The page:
Richard Ritenbaugh, reflecting upon the end-time proclivity of "running to and fro" like so many ants, concludes that this life's rushed tempo is not something of God. He did not intend for us to live in such a fast-paced, stress-filled world. We. . .
Even loyal servants of God have had to contend with depression and discouragement. Antidotes include rest, refocus, right expectations, and obedient actions.
Fear and anxiety are normal human emotions. But through changing our focus from earthly to heavenly things, we can rise above the concerns, remembering Who is with us.
The inalienable right to the pursuit of happiness can only be realized when we live in gratitude for Our Creator's purpose for us.
We dare not let the sun go down on our wrath. Uncontrolled anger can be a major cause of mental and physical illness. We must reconcile with our adversaries.
Richard Ritenbaugh, while acknowledging that technology has given modern culture some marked advantages over ancient societies, laments that the fields of psychology (with its propensity to deny sin) and mental health have not kept up with advances in the . . .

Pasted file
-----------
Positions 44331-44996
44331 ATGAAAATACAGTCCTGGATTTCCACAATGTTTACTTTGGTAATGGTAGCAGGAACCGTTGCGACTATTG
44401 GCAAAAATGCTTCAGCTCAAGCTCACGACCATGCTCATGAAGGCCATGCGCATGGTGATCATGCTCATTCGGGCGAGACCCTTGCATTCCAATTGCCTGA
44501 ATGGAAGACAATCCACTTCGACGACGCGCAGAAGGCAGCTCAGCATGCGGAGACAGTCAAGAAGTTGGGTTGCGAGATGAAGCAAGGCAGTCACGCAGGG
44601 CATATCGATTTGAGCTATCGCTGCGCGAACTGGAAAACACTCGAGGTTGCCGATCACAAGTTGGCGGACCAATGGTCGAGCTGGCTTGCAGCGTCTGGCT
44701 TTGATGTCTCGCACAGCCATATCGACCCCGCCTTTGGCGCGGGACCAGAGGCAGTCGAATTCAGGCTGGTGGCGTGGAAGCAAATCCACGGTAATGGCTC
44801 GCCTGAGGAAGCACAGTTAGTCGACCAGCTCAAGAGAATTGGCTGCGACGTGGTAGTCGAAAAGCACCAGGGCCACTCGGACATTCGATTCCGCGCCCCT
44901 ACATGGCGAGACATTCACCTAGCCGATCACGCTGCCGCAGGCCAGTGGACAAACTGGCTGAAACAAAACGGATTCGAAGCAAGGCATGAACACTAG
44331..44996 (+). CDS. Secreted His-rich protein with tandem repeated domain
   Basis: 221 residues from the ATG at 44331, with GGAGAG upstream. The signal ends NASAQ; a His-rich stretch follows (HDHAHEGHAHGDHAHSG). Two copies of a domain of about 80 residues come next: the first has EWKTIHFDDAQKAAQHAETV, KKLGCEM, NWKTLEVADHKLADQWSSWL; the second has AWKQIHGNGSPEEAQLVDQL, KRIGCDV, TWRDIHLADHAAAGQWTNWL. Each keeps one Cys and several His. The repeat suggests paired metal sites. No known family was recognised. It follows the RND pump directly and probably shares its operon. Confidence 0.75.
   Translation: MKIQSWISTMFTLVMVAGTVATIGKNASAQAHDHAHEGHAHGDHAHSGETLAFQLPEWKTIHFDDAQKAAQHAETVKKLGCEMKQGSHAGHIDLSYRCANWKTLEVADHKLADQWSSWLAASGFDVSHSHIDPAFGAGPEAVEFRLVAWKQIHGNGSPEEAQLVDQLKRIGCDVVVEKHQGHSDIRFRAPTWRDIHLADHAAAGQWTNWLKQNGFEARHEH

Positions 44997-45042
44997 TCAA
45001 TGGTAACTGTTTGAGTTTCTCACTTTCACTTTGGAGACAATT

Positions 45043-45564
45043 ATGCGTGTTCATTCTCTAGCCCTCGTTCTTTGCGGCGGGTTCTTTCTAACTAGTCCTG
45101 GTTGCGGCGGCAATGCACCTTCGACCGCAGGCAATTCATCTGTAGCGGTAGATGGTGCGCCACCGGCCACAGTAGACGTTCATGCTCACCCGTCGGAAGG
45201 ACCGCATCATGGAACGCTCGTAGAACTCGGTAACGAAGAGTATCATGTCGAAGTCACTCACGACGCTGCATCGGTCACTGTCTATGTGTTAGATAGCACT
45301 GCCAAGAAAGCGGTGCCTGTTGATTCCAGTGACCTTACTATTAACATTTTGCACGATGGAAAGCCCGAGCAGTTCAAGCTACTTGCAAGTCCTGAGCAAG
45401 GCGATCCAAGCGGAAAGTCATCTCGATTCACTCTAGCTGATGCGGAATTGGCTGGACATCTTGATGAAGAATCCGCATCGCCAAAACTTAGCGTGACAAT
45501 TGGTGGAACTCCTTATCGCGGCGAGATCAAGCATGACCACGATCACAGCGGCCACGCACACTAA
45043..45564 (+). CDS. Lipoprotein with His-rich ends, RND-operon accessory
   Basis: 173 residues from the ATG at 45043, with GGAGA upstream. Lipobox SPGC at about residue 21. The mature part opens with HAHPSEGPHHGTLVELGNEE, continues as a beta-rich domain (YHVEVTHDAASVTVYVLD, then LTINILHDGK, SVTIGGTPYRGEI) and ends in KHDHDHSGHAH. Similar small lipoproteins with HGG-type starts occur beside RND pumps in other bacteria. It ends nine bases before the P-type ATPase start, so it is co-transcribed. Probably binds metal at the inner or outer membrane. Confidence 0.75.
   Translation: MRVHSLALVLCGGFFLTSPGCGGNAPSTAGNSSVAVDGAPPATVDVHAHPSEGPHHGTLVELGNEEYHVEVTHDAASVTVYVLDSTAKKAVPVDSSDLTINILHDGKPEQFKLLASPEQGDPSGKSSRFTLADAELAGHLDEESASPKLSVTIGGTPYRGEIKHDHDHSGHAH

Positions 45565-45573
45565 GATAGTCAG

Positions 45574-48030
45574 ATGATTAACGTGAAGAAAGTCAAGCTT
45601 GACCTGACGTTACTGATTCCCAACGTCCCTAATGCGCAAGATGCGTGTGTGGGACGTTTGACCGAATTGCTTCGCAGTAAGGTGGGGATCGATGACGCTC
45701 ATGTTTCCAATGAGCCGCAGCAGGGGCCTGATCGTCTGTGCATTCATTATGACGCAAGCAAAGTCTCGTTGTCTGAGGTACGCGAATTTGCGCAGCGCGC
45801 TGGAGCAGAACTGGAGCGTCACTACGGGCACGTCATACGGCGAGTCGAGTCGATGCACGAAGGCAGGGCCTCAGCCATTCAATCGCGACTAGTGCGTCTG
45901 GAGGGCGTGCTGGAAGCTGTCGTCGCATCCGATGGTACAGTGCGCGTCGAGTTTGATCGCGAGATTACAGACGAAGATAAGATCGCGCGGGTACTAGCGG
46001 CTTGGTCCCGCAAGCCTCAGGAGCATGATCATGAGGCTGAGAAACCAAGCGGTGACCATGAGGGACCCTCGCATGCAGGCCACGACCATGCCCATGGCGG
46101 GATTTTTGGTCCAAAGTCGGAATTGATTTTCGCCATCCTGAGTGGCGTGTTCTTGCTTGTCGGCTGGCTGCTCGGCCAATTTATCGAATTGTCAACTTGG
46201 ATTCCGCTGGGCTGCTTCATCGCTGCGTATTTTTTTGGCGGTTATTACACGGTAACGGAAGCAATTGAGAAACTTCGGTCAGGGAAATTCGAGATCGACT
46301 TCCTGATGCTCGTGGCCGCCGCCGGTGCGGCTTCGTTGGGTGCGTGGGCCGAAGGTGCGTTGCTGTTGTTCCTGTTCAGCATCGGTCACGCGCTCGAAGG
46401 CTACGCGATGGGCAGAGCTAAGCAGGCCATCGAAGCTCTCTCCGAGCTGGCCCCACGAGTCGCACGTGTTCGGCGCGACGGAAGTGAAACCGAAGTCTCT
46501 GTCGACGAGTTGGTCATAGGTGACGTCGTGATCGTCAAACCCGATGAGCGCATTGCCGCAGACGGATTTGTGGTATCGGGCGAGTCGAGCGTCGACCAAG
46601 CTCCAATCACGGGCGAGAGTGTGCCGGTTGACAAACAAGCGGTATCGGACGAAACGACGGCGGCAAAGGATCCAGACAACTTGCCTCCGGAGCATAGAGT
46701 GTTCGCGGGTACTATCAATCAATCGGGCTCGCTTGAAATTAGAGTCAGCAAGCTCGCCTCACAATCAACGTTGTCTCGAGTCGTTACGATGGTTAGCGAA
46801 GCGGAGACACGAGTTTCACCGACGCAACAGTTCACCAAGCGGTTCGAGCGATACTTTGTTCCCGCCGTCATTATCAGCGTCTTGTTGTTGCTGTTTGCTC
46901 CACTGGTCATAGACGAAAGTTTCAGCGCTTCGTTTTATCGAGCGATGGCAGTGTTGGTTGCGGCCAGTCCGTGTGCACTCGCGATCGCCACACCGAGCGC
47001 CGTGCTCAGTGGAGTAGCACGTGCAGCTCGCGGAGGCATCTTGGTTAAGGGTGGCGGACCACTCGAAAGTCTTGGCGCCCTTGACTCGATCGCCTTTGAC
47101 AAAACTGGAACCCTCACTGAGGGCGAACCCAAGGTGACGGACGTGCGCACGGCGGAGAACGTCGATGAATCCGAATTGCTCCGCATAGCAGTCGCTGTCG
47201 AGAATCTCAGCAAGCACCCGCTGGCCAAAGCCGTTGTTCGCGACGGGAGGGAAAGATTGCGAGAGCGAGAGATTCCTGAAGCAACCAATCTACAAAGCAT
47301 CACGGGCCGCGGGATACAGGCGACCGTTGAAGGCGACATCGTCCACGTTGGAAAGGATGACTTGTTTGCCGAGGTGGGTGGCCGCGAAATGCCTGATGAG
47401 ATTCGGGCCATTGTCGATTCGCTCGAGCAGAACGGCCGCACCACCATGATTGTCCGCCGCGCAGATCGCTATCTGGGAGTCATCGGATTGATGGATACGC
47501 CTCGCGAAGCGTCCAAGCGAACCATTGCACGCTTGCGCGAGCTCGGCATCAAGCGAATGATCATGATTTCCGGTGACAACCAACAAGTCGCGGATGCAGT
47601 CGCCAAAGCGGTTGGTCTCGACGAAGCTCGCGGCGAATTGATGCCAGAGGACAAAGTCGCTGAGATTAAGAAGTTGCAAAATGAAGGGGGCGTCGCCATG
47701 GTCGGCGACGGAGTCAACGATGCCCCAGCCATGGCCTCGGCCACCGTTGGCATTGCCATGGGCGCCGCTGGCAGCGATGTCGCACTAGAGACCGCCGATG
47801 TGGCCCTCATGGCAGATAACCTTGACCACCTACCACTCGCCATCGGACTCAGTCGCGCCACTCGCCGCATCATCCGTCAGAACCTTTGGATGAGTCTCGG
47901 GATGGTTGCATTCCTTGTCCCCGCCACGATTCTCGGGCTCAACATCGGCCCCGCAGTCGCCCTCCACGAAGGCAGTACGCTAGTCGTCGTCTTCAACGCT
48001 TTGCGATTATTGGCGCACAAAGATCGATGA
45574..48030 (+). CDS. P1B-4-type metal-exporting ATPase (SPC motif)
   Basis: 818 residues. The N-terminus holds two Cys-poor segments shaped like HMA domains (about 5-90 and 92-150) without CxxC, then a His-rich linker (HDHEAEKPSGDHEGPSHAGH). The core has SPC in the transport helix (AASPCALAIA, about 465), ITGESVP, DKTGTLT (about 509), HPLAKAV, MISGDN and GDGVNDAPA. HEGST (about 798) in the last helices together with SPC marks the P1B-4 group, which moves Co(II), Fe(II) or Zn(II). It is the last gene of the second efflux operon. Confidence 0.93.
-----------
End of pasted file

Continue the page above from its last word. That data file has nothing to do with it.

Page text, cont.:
David Maas, resuming the series "Our Part in the Sanctification Process," focuses on the need to cultivate mature self-love. Using a pair of metaphors (a set of six dams on a water causeway and six interconnected transformers on a gigantic power . . .
Emotional and spiritual well-being of children improves when fathers fulfill their role. People from dysfunctional families have a skewed image of God.
John Ritenbaugh focuses upon the intent or purpose of the scripture in Deuteronomy 23:2 prohibiting offspring from illegitimate unions (often carrying psychological baggage and irreversible physical damage) from holding offices of responsibility in physica. . .
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